Washington, DC -- The U.S. Army Corps of Engineers plan to double the size of the lock system on the Upper Mississippi River and Illinois Waterway will be a huge money loser for the nation, returning less than a nickel on every federal dollar invested, according to an economic analysis released today by Public Employees for Environmental Responsibility (PEER). PEER also released the latest Corps lock usage data for 2004 that show both barge traffic and lock congestion continuing to decline precipitously, accelerating a now 13-year old trend.
U.S. Senator Kit Bond (R-MO) is leading a regional coalition of senators pushing this month for congressional authorization of the estimated $2.4 billion navigation project. Continuing decreases in barge traffic undercut the sponsors' central claim that the project is needed for the economic health of the region.
"The rationale behind this boondoggle could be likened to saying that the way to increase traffic on a deserted freeway is to add more lanes," stated PEER Executive Director Jeff Ruch, whose organization represents Corps economists who have criticized the cost-benefit studies the Corps is offering to justify the project. "This project is the equivalent of putting $2 billion on a barge and lighting it on fire."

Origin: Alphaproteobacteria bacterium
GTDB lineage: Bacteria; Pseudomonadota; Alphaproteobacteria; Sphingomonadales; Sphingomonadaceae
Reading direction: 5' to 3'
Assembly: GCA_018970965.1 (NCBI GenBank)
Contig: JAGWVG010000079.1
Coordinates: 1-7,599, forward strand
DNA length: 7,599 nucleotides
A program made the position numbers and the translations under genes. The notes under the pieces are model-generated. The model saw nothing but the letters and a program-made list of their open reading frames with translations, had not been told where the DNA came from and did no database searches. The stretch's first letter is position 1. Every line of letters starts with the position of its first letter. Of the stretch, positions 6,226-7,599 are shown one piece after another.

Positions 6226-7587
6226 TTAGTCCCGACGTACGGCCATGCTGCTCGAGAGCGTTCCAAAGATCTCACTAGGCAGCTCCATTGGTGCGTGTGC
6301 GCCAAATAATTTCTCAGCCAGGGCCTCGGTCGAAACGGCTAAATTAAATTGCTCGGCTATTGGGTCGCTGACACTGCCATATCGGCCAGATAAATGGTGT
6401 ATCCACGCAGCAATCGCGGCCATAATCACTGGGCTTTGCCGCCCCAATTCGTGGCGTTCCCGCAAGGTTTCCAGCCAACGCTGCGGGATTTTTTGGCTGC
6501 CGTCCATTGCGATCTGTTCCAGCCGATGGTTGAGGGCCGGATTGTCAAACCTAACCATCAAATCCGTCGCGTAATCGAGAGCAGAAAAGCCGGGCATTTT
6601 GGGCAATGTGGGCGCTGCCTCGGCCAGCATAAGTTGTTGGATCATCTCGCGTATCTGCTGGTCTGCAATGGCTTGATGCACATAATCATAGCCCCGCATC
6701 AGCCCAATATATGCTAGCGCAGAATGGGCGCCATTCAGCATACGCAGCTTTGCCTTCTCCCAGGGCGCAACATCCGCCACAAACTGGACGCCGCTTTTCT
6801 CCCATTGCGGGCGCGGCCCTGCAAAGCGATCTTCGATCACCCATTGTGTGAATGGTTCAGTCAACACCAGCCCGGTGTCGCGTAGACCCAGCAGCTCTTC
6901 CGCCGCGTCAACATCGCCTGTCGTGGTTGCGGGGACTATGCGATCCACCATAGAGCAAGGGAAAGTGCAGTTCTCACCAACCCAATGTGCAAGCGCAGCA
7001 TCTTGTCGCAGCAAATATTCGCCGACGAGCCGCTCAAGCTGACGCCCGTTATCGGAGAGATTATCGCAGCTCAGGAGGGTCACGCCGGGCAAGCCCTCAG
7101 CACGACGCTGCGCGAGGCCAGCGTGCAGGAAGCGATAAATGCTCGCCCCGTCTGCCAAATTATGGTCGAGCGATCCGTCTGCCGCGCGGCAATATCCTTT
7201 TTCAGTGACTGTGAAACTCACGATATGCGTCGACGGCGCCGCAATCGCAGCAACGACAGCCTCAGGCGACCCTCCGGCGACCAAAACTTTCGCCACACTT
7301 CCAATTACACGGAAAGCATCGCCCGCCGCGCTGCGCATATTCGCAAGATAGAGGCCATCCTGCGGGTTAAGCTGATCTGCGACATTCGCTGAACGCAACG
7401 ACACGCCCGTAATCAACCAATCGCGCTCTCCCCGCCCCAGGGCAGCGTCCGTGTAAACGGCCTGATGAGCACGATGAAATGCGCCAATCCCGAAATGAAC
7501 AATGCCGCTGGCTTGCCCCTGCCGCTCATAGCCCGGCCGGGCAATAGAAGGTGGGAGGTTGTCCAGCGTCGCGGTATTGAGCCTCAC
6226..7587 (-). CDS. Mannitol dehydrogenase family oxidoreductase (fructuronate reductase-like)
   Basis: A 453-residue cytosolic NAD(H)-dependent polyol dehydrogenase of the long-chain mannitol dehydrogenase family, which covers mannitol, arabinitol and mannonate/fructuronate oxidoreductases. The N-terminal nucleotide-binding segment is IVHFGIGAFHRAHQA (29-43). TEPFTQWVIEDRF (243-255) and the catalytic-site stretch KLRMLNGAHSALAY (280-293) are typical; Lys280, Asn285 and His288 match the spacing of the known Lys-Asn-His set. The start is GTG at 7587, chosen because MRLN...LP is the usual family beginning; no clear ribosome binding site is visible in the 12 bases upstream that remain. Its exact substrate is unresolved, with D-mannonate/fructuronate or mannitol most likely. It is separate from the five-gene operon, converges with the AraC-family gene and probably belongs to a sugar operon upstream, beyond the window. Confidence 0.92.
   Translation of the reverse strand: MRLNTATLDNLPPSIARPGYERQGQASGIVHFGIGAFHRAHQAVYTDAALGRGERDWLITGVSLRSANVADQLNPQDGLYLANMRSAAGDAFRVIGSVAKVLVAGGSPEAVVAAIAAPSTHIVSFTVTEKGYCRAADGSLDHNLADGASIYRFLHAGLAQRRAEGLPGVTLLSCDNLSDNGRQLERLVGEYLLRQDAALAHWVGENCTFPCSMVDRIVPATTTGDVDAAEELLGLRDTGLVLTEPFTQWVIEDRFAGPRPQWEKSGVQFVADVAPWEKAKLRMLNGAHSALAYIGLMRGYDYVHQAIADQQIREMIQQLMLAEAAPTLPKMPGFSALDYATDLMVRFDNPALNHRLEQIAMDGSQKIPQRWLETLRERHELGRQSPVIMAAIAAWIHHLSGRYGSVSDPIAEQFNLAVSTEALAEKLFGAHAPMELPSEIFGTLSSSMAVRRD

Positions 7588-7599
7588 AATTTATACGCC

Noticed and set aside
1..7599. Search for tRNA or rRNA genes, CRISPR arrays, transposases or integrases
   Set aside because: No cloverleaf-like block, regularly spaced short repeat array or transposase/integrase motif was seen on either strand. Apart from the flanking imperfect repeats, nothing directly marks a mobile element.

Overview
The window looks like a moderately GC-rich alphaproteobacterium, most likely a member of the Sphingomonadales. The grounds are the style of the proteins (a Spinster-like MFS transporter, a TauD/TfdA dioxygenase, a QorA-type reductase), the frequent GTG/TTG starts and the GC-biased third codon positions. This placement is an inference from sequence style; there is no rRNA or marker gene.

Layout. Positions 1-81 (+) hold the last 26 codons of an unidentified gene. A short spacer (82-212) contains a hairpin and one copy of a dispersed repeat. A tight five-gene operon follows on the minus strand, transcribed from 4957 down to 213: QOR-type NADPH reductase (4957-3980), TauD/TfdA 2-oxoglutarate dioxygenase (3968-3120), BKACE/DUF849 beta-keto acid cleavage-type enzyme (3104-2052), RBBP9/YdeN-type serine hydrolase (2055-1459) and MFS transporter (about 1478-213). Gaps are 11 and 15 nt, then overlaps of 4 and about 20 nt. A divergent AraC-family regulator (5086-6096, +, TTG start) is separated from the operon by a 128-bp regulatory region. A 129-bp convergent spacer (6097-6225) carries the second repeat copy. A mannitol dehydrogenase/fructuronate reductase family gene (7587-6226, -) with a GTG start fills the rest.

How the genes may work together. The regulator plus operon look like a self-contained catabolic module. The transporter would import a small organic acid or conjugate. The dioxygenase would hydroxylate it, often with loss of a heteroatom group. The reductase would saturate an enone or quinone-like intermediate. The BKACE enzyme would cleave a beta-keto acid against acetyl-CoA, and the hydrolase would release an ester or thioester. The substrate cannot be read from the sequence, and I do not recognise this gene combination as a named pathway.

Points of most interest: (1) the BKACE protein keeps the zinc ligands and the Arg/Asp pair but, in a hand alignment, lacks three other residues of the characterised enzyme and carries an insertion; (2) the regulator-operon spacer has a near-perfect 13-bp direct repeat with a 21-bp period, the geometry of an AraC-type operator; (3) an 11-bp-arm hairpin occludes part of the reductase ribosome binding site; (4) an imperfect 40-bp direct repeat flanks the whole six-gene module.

The latest year to date river traffic figures through the middle of May of 2004 show that barge traffic is off nearly 20% from last year's depressed levels (see figures, below). This most recent decline follows on the heels of the historic 20% decline from the traffic levels when the study re-started four years ago.
Project proponents have cited lock delays resulting from traffic congestion on the river as the principal reason to expand lock sizes from the current 600 feet long locks to 1,200 feet long locks. Yet, the Corps figures through May of this year also reveal that total vessel delays are down between 29% and 50% from last year, meaning that the delay per vessel has decreased dramatically from last year to this year. These real figures dispel any assertion that congestion per vessel is a possible cause of the traffic decreases.
Even more, there is no change in lock availability (up-time) during the navigation season evidenced in the Corps year to date data from 2003 to 2004. This fact undercuts the Corps' latest contention that "crumbling" or "limping along" infrastructure is the cause of the ongoing traffic declines.
Using the Corps' own cost figures, the PEER economic analysis shows that the project would lose more than $180 million per year for the national economy under current and historic market conditions. "At a time of deepening fiscal crisis for our nation, the Upper Mississippi project represents precisely the type of destructive pork barrel money pit that we should be avoiding," Ruch concluded.
Read the PEER economic analysis
View the latest traffic and congestion numbers from the Corps: Barges Processed Year to Date through May 15th: Total Hours of Vessel Delay Year to Date through May 15th:
Barges Processed Year to Date through May 15th:
Total Hours of Vessel Delay Year to Date through May 15th: